First Date

by James Lineberger

In the sixth grade I asked
Sissy Morgan
if she would go to the picture show with me
on what was supposed to be
my first date but when I said it her eyes got wide
and her mouth fell open and she just backed off till she ran into
a chair and had to sit down and didn’t say a word.

But during recess I could see her at the swings
giggling and whispering to her girl friends
and all of them staring at me
but if it was a trick or what I didn’t know
cause while I was waiting for the school bus
she came up to me and said
well all right but she would not go to
the Paramount which all
they showed was double-feature westerns with people like
Sonny Tufts or Charles Starrett
and if there was anything she could not abide it was Charles Starrett doing
The Durango Kid.

But when I told mama she said not
to worry because
we could go see Forever Amber at the Visulite
with Linda Darnell and Cornel Wilde
which was kind of like Gone With The Wind mama said
and the name was because of the color
of her eyes which ought to be just the kind
of story that a little girl would go for
and what we will do
mama said was I will drive y’all to the Visulite
and meet you out front again when
it is over.

So mama called Sissy’s mama and they
agreed on the details
except where Sissy’s mama said they would
pay for her part
but mama put her foot down saying
Jimmy does not go dutch on his dates so we decided
on the Saturday matinee but then
mama got called in to work overtime at the bomb plant in Steele Creek
where her and grandma made 40 millimeter shells
for the navy so daddy was elected to be our driver
and don’t ask why he didn’t get drafted
in the army because I never got it straight except it had something
to do with his thyroid
which he wouldn’t talk about so he worked as a lineman
at the bomb plant until he fell off a pole
and hurt his back and then mostly
sat on the porch with his air rifle and a bottle of Jim Beam
shooting at squirrels like
they were Jap Zeros
and also he was on disability and not supposed
to be driving
at all so things did not exactly start out on the right foot
and before we had even got on
the main road he had run off in the ditch and knocked over somebody’s mailbox.

But that wasn’t the worst part the worst
was when we got to Sissy’s
house and I went up on the porch carrying a yellow rose that mama
had picked for me and I knocked on the screen door
and had to wait and wait and knock some more
until finally Sissy’s mama came out in the hall and stood there kind of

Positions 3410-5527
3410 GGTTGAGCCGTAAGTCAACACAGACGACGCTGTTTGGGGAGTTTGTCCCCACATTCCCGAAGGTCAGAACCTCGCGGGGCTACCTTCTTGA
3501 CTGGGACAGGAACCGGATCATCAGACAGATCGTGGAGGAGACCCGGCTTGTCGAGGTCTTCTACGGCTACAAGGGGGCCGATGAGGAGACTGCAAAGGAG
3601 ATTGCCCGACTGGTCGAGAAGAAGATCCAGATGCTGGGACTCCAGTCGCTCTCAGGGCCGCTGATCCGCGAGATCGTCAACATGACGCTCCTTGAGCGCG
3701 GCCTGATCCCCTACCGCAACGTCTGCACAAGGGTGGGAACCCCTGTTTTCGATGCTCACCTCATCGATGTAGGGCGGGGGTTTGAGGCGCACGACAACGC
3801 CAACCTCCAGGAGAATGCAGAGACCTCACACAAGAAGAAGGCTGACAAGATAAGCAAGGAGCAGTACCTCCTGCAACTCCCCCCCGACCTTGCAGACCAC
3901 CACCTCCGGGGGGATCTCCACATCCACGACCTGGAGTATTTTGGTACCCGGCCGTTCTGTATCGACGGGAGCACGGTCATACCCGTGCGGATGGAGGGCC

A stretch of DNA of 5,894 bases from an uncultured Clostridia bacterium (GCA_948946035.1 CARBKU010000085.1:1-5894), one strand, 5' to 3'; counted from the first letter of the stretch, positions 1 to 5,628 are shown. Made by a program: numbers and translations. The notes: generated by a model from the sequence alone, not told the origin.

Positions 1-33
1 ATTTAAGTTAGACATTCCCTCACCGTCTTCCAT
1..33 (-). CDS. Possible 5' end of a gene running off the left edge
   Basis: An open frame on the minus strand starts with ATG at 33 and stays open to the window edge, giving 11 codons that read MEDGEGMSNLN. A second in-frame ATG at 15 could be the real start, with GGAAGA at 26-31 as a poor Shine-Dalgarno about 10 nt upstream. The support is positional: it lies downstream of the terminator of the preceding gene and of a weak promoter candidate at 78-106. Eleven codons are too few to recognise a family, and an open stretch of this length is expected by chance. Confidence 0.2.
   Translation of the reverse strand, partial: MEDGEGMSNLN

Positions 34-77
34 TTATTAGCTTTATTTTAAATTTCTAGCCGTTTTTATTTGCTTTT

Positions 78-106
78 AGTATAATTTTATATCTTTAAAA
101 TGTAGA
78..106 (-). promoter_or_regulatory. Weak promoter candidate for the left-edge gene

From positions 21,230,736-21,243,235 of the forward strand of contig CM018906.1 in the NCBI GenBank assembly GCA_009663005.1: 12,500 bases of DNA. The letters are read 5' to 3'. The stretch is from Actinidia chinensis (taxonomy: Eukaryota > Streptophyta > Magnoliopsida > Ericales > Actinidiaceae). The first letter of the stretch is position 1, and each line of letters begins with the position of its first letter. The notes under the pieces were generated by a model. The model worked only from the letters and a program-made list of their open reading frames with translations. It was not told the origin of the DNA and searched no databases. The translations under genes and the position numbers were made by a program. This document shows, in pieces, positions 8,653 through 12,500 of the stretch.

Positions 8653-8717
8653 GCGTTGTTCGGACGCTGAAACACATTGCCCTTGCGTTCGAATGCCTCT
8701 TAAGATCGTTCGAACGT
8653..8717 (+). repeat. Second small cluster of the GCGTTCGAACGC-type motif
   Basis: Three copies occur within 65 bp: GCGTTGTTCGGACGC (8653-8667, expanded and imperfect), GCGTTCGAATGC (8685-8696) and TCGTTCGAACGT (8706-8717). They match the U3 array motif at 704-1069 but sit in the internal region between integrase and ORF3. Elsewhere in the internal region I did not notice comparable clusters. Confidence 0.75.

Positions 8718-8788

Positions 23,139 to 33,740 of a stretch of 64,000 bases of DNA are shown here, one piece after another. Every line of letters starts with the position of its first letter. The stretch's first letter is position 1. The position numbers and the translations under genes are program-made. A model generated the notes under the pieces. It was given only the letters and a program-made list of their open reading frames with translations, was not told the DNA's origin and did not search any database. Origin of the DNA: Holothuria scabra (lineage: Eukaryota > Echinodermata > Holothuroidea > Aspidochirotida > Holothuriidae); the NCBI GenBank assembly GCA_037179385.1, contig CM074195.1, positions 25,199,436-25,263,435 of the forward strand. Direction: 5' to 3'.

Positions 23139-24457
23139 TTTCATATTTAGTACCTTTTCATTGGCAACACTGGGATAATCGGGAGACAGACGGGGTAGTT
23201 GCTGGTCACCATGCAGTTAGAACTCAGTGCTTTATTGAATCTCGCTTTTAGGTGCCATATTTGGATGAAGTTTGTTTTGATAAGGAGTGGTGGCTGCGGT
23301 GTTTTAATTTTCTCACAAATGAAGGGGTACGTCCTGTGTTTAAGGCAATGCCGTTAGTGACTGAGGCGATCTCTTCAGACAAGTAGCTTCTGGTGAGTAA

in the shadows so I couldn’t see but half her face
and she said uhh Jimmy boy I hate it
but Sissy has come down with the Flu or else it might be Polio
and she will have to take a rain check and she said
she would tell you so herself
if she didn’t keep throwing up and have to carry a wash pan around with her.

So maybe it was because I thought she might die
but I started crying and held the stupid rose out until Sissy’s mama said oh how sweet
let me take it and don’t cry honey cause
I know how this will touch Sissy and she will hold it to her heart
and she opened the door just a crack to stick out
her hand and I was staring at her little
white fingers and her nails that were so red until I backed up
and backed right off the porch into
her tiger lilies and she flung the door open and came outside saying oh no oh no
Sissy damn you Sissy get out here and then there she was

Sissy herself

stepping out of the shadows
and holding her wash pan down by her side and kind of shaking it like a tambourine
saying mama I don’t care no more
what you think mama
me and Jimmy is going to the picture show and I don’t care neither if it is nothing
but The Durango Kid
and she took the rose from her mama and handed her
the wash pan
and floated down her brick steps
like they were made out of alabaster from a geography book and even daddy
must have been impressed because he got out of the car
and opened the backseat door
like he was somebody’s chauffeur.

Sissy leaned over and told me
the reason they didn’t want her to go with me was her daddy said we were still white trash
no matter if my mama and grandmama thought
they were Queen City queens now that they were making 40 mm’s
and my daddy well everybody and his brother
knew my daddy was just a drunk like his daddy before him
and me he did not want to get started on me who had buck teeth and wore knickers
instead of overalls
but Sissy smiled and looked me right in the eye
and said I aint sceerd and oh lord I thought my skin was going to catch on fire
but then she kissed my rose and stuck her nose in it
and said she had seen somebody wearing knickers in a history book and he had been
Duke somebody and did my ancestors come from England or what.

But then daddy said huh oh
and reached his Jim Beam back over the seat and said Sissy girl
stick this under your pinafore
and sure enough it was a road block ahead and Deputy Lloyd Coggins was holding up his hand
to stop us in front of the River Bend dance hall pavilion